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      The single most important factor in the healthcare status of the Punjabi-speaking, Indo-Canadian Sikh is the language barrier. Over the last century Canada has experienced a massive influx of people from South Asia. A great number of those immigrants have come from the region of Punjab, India. These people come for a variety of different reasons; however, it is predominantly to build a better life for themselves and their families.

      The literature confirms that there is a growing problem in our health care facilities of a lack of communication with certain clients because of language barriers. �An inability to speak English is regarded as an obstacle to both primary and emergency health services� (Hampers et al., 1999, . 3). There was a time when nurses, physicians and other health care workers could have expected to speak the same language and be of the same cultural background as most if not all of their patients (Jones & Gill, 1998). This is not the case anymore because the twentieth century was marked by the mass migration of people from all different parts of the world. People leave their home country for a variety of reasons, most often though it is in search of a better or safer life for their children and themselves (Waxler-Morrison et al., 1990; Cookson, Carballo, Nolan, Keystone & Jong, 2001; Jones & Gill, 1998). Once these people settle in a new area, they usually have many obstacles to overcome in order to establish themselves. They need to find a place to live, a place to work and establish social support systems. Finding groups of their same cultural background is important to them to help them share and learn from each other�s experiences. Not being able to speak the language is usually the greatest barrier to them accessing and receiving adequate health care (Hampers et al., 1999; Orr, 1996). Many of these people �have been disappointed by the realties of life in Canada� (Waxler-Morrison et al., 1990). When disease or illness strikes, on top of all of the other constraints, it can make life very difficult for these individuals and their families (Waxler-Morrison et al., 1990).

      Using professional interpreters is currently the most reliable way of overcoming languages barriers. However, professional interpretation services are costly and may not always be readily available especially in times of emergency. Many other �ad hoc forms of interpretation, including nursing or clerical staff, family friends, or even other individuals present in the waiting room� (Hampers et al. 1999, . 28) are often used. In many cases the individual�s children are used and while at times of extreme emergency there may be no other choice, it is the least preferable practice to use children, followed closely by other family members, as translators (Orr, 1996). Imagine a young child having to ask their parent very intimate and personal questions or the shock of having to ask their parent �Do you have thoughts of harming yourself?� (Dwyer, 2001). It becomes obvious that children should not be used as interpreters yet the practice continues. Family members are equally unsuitable for use as interpreters because the patient very often feels uncomfortable answering with complete frankness to many questions under such circumstances.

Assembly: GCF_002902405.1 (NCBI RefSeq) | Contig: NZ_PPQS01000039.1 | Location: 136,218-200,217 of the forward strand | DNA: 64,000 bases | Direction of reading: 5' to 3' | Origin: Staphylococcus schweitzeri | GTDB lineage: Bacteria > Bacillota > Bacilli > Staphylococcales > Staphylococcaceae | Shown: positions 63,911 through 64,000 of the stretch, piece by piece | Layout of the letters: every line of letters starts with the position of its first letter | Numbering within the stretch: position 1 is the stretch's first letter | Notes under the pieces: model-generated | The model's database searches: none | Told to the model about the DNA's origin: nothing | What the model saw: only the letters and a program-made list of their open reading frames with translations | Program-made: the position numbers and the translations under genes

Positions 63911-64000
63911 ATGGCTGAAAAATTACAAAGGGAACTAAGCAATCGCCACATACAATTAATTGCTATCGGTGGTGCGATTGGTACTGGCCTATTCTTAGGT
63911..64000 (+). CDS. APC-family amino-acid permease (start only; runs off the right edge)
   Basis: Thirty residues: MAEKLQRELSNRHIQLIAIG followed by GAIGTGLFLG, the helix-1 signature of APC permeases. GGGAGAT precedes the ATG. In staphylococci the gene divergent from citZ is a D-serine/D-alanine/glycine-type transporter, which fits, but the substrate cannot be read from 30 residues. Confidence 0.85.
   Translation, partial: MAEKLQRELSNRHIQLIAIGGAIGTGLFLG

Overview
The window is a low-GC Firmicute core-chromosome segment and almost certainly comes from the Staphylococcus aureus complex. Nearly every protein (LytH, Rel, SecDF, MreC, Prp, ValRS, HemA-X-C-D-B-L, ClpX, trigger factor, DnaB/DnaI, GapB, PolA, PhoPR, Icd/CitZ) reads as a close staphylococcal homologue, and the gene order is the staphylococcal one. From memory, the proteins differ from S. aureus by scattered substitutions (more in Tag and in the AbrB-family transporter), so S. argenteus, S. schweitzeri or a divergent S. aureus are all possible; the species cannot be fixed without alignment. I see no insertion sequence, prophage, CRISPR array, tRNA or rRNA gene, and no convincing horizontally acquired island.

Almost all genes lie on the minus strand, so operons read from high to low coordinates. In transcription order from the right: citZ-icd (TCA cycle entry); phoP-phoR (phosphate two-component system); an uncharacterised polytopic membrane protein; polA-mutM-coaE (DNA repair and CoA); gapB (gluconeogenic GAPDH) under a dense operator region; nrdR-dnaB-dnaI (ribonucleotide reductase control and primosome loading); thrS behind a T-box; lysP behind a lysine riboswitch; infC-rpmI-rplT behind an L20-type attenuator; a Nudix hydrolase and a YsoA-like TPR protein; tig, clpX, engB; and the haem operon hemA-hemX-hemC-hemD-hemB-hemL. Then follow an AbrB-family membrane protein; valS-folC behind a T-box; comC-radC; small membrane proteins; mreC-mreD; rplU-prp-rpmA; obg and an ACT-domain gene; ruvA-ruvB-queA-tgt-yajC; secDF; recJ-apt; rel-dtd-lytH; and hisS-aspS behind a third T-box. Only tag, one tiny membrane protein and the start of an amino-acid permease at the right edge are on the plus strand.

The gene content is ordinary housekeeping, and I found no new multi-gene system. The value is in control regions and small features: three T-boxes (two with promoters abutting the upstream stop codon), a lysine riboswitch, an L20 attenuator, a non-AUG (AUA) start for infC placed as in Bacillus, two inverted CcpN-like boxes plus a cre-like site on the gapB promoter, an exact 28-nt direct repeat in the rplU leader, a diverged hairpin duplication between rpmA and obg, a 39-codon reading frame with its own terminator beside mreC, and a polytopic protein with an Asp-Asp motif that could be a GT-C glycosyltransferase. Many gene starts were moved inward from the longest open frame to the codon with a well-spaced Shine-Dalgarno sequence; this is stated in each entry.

People from ethnic minorities also have difficulties accessing health care due to the language barrier (Waxler-Morrison et al., 1990). Many times they feel alienated because they are different (Waxler-Morrison et al., 1990). They may have different past experiences with the health care they have received in other countries and may feel uncomfortable and unfamiliar with our Western health care system. When they do access the health care system they often �find hospital personnel lacking in compassion and understanding� (Waxler-Morrison et al., 1990, p.251). They also do not know about many of the services that exist due in part to their language barrier. Or if they are aware of the services, they may be reluctant to access them because of the language barrier.


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Cookson, S.T., Carballo, M., Nolan, C.M., Keystone, J.S. & Jong, E.C. (2001). Migrating Populations--A Closer View of Who, Why, and So What. Emerging Infectious Diseases, 7(3), 551.
Dwyer, J. (2001) Babel, justice, and democracy. Hastings Center Report, 31(2), 31-37.
Jones, D. & Gill, P. (1998). Breaking down language barriers. British Medical Journal, 316(7143), 1476.
Hampers, L., Cha, S., Gutglass, D., Krug, S. & Binns, H. (1999). Language barriers and resource utilization in a pediatric emergency department. Pediatrics, 103(6), 1253-1257.
Orr, R. (1996). Treating patients from other cultures. American Family Physician, 53(6), 2004-2006.
Waxler-Morrison, N., Anderson, J. & Richardson, E. (1990). Cross-cultural caring: A handbook for health professionals in western Canada. Vancouver, BC: University of British Columbia Press.

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